NIH issues new asthma guidelinesNew clinical guidelines for treating asthma emphasize helping patients manage their disease and recognize that some children have unique needs.
The evidence-based guidelines (sponsored by NIH) are the first update in a decade. They address three age groups—0-4 years, 5-11 years, and 12 or older—instead of two. Earlier versions lumped the 5- to 11-year-olds with adults, but emerging evidence shows they respond to medication differently than older and younger patients.
In other instances, standard practices were left unchanged. “Many of the earlier recommendations have been confirmed by research,” says William W. Busse, MD, chairman of the guidelines panel and of the Department of Medicine at the University of Wisconsin School of Medicine and Public Health in Madison. “For instance, inhaled corticosteroids are still the best long-term control treatment for asthma patients of all ages because they effectively reduce inflammation.”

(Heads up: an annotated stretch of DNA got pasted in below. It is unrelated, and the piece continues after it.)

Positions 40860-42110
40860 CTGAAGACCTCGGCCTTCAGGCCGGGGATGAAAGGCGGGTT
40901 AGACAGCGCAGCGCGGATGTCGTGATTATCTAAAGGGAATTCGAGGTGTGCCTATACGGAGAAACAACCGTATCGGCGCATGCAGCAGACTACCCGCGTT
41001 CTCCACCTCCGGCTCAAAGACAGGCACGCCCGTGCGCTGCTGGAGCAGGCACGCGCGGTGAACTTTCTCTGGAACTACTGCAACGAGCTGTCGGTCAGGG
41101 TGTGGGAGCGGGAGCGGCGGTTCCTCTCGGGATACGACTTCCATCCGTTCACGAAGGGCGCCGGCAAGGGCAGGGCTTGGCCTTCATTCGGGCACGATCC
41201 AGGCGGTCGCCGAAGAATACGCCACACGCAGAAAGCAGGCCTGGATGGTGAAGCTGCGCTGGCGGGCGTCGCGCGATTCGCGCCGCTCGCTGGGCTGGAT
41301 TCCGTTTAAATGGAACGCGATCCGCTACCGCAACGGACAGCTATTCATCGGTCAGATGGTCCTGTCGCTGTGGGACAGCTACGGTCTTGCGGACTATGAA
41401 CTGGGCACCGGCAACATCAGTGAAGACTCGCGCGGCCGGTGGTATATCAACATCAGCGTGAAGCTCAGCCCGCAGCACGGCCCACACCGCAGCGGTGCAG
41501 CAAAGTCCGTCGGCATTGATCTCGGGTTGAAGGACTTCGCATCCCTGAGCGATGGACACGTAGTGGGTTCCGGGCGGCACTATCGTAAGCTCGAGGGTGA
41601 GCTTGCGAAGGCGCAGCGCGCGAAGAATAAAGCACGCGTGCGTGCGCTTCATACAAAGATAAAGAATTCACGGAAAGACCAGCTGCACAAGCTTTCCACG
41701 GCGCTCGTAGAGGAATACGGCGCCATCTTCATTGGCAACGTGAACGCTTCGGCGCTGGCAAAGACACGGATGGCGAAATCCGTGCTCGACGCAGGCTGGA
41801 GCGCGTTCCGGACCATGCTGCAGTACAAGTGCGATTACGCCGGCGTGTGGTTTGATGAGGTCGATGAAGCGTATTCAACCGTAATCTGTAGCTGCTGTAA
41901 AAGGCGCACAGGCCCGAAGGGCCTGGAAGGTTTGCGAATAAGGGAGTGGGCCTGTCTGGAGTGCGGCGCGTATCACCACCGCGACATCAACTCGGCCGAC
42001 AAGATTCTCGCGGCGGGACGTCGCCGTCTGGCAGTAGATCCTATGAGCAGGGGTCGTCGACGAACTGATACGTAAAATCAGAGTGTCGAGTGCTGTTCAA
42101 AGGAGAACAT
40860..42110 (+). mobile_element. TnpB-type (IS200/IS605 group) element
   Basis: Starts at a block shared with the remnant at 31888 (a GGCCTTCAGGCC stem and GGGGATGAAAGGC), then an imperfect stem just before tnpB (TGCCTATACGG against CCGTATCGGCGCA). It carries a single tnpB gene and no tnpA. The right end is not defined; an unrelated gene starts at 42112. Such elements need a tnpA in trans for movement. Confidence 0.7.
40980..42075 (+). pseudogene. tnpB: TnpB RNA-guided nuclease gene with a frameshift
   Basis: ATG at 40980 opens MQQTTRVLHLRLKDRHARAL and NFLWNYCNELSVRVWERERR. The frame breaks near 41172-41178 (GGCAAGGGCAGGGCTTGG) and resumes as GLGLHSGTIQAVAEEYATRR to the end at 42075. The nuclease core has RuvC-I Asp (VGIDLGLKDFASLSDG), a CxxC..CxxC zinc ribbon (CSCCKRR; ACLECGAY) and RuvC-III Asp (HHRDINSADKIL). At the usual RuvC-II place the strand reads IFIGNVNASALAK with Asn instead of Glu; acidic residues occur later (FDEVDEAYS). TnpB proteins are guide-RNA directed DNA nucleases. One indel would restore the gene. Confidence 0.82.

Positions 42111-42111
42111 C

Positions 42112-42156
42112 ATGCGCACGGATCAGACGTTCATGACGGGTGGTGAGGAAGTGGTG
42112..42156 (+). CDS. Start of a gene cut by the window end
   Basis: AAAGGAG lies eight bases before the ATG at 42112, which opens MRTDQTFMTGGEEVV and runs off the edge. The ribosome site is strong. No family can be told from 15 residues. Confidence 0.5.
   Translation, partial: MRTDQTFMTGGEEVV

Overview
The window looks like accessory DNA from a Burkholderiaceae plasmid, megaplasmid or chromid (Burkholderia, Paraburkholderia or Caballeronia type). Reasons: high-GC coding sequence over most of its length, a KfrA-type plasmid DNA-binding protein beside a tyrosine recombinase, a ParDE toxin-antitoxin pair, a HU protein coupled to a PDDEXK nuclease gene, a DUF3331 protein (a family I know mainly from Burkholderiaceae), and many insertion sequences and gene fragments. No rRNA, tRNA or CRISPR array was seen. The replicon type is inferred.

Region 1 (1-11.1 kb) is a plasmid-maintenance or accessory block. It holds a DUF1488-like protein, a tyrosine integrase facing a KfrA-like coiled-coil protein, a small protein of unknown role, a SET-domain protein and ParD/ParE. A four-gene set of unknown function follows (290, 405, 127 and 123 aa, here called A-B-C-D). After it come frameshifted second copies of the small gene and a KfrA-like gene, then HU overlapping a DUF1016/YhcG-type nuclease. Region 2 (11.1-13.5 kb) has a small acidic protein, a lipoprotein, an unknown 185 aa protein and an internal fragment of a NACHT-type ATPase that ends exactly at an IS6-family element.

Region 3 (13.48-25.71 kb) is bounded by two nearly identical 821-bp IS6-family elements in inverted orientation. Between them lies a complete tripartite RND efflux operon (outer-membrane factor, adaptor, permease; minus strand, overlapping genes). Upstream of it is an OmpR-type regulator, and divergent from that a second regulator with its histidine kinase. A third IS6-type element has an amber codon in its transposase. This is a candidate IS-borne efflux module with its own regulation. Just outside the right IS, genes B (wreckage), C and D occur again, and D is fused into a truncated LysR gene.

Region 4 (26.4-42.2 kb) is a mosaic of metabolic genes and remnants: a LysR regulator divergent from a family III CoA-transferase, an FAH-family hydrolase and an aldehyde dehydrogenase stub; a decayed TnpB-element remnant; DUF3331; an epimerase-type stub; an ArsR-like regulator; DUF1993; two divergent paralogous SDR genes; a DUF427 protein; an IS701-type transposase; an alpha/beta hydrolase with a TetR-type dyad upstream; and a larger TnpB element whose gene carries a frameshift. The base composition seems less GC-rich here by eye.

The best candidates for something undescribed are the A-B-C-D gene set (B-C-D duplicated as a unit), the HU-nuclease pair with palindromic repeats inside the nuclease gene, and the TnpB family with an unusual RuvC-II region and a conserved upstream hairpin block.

The guidelines stress the importance of teaching patients to self-monitor and to use a written action plan that includes both daily treatments and instructions for handling severe attacks.
Recommendations reaffirm that patients with persistent asthma require both long-term control therapies and quick-relief drugs for symptoms as needed.